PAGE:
VegetationFire E/O Prunedale, CA (Monterey Co) – BC4612 reports 15 acres, slope & wind driven, potential for 500 acres. AA460, T79 & T80 arriving now. 1000blk San Juan Grade Rd. This is the #BoomerFire. The fire mapping is a new link I have added to my fire links to the right.
Fire is looking much better. Aircraft is being released and diverted to other fires.
I’ve been following wildland fires since I moved to the Big Sur backcountry in 1994 and survived my first close encounter in 1996. Big Sur has had a lot of fires since then, and I’ve closely monitored them all. But I had a new fire experience earlier this month that I hope never happens again: two fires in two weeks along the road leading to my house.
The first, on June 3, was called the Plaskett Fire and was caused by humans. The U.S. Forest Service says it is under investigation. The second, the Ridge Fire, started June 17. They were both put out quickly, but before describing how, I want to talk about the science of firefighting first.
I have studied the language of firefighting in my online interactions. Every year, I am immersed in the wildland fire culture in person and online. Fire is why I first learned how to blog and has been an all-consuming summer unpaid occupation for 12 years now, as more and more people use the backcountry, some of whom don’t have a clue about the dangers.
CAL FIRE NEWS RELEASE California Department of Forestry and Fire Protection San Mateo & Santa Cruz Unit CONTACT: Dan Bonfante RELEASE Fire Captain DATE: June 23, 2020 (831) 335-5353 CAL FIRE CZU To Conduct Training Burn FELTON – Crews with CAL FIRE CZU plan to conduct a one-day training burn starting at 9:00am Wednesday. The burn will take place on private property near the Ben Lomond Training Center in Santa Cruz County, west of Boulder Creek. This training burn for new and returning seasonal firefighters will consume 10 acres of grass. This burn will provide the opportunity for firefighters to practice cutting line, making a mobile attack, and firing. The burn is sanctioned by the Monterey Bay Air Resources District. Smoke may be visible throughout parts of Santa Cruz County while the burn is taking place. ###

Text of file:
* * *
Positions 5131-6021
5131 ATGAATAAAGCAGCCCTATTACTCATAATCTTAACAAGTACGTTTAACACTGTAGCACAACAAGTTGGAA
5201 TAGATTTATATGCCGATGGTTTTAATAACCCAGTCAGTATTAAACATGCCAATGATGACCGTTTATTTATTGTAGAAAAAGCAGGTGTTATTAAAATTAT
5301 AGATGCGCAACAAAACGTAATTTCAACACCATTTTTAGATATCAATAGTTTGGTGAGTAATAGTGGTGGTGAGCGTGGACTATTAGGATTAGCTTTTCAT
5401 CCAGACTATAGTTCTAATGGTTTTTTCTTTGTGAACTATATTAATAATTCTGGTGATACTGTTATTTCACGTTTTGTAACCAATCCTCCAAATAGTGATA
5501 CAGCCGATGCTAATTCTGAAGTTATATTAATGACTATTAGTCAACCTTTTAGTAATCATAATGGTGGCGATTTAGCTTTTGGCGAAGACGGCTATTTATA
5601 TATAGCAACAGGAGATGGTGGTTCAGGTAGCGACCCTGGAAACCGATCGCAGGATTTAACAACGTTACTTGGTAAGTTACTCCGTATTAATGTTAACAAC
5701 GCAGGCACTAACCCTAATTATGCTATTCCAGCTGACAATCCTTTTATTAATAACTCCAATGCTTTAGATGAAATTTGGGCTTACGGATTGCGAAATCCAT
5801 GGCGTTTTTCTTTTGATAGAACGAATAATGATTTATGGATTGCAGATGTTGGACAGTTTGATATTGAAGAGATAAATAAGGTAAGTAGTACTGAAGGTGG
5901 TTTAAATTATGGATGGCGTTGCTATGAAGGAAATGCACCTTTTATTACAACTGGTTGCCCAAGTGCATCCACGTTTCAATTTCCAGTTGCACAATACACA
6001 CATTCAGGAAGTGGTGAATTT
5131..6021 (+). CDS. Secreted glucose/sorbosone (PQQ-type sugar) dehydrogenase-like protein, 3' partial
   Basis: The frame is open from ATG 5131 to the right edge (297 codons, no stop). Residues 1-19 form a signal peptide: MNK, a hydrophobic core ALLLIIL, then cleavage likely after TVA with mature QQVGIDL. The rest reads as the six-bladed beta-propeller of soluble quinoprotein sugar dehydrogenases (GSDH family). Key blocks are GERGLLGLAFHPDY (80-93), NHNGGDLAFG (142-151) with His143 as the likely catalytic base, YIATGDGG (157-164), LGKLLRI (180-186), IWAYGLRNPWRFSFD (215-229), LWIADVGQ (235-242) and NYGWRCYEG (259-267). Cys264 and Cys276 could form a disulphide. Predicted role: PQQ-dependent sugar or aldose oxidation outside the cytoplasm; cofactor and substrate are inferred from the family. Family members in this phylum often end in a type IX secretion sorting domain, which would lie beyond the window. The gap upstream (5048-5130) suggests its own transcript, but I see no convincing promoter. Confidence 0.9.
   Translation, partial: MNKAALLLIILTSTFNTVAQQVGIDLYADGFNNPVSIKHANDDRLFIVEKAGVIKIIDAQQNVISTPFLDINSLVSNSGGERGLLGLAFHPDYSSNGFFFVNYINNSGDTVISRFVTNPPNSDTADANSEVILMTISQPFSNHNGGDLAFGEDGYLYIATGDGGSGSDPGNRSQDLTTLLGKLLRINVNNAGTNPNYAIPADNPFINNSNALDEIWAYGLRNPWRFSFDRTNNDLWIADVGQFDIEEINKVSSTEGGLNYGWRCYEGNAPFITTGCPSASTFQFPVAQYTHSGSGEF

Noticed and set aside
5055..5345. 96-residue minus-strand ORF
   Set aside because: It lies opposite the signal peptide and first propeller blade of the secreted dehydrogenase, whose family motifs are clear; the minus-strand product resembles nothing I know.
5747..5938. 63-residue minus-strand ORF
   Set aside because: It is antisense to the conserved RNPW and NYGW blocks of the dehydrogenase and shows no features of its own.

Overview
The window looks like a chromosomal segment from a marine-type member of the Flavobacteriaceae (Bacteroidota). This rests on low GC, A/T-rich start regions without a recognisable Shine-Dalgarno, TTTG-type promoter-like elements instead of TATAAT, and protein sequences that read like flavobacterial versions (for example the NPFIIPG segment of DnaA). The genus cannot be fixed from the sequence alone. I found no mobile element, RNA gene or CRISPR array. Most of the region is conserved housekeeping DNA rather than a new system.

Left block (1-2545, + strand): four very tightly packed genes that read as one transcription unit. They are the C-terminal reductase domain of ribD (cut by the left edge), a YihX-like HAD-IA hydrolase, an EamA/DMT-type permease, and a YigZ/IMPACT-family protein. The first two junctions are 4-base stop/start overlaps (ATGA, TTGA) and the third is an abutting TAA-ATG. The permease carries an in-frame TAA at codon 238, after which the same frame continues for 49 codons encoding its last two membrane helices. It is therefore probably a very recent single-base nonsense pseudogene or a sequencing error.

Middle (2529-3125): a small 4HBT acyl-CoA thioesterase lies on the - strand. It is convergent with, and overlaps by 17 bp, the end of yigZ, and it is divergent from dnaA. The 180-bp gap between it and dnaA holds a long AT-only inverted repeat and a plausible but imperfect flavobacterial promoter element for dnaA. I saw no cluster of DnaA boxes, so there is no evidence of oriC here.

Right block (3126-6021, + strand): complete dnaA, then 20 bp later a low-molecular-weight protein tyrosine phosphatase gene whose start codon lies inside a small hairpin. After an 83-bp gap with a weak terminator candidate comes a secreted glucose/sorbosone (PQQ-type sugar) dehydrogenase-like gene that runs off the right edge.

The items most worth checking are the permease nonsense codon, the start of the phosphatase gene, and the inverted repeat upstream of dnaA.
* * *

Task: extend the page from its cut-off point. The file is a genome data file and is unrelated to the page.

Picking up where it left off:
I don’t have a name for this fire yet, nor an acreage estimate, and will add the name to the title and the acreage to the post itself when I do. There is also a fire in Paso Robles, called the River Fire. I will probably have to do a a separate post for the River Fire.
Here is a photo of it taken from the 101:
Report of Fire Location: Exit 263 Us101 N At Paris Valley Rd/san Ardo Loc Desc: EXIT 263 Lat/Lon: 36.069183 -120.987720
 [Appended, 14:31:10]  TRANS CAL FIRE
 [Appended, 14:31:10]  ABOUT 2 MI FROM RP’S HOUSE – 65301 DEAD MANS GULCH RD
 1039 CAL FIRE MTRY
 CALLER DISC’D ON TRANS TO CAL FIRE MTRY
 TRANS CAL FIRE MTRY
 TRANS SALINA
 FIRE TO THE EAST
 [Appended, 14:22:49]  SEES FLAMES AND SMOKE
As of 10 am 6/22, Hunter Fire still at 140 acres with 15% containment. (Just for frame of reference, when the Ridge fire was at 30%, it was no longer of any concern to me)
7:30 PM — spotting on left flank. Two additional tankers being ordered. Now 140 acres burned. Talk of moving resources into the Copperhead area out front of this.
7:00 PM — 140 acres, spotting, starting to take the next “bowl” and still need two tankers that were diverted to Stage, and to Vista, a 3d fire in San Juan Bautista. 0% containment on the Hunter incident.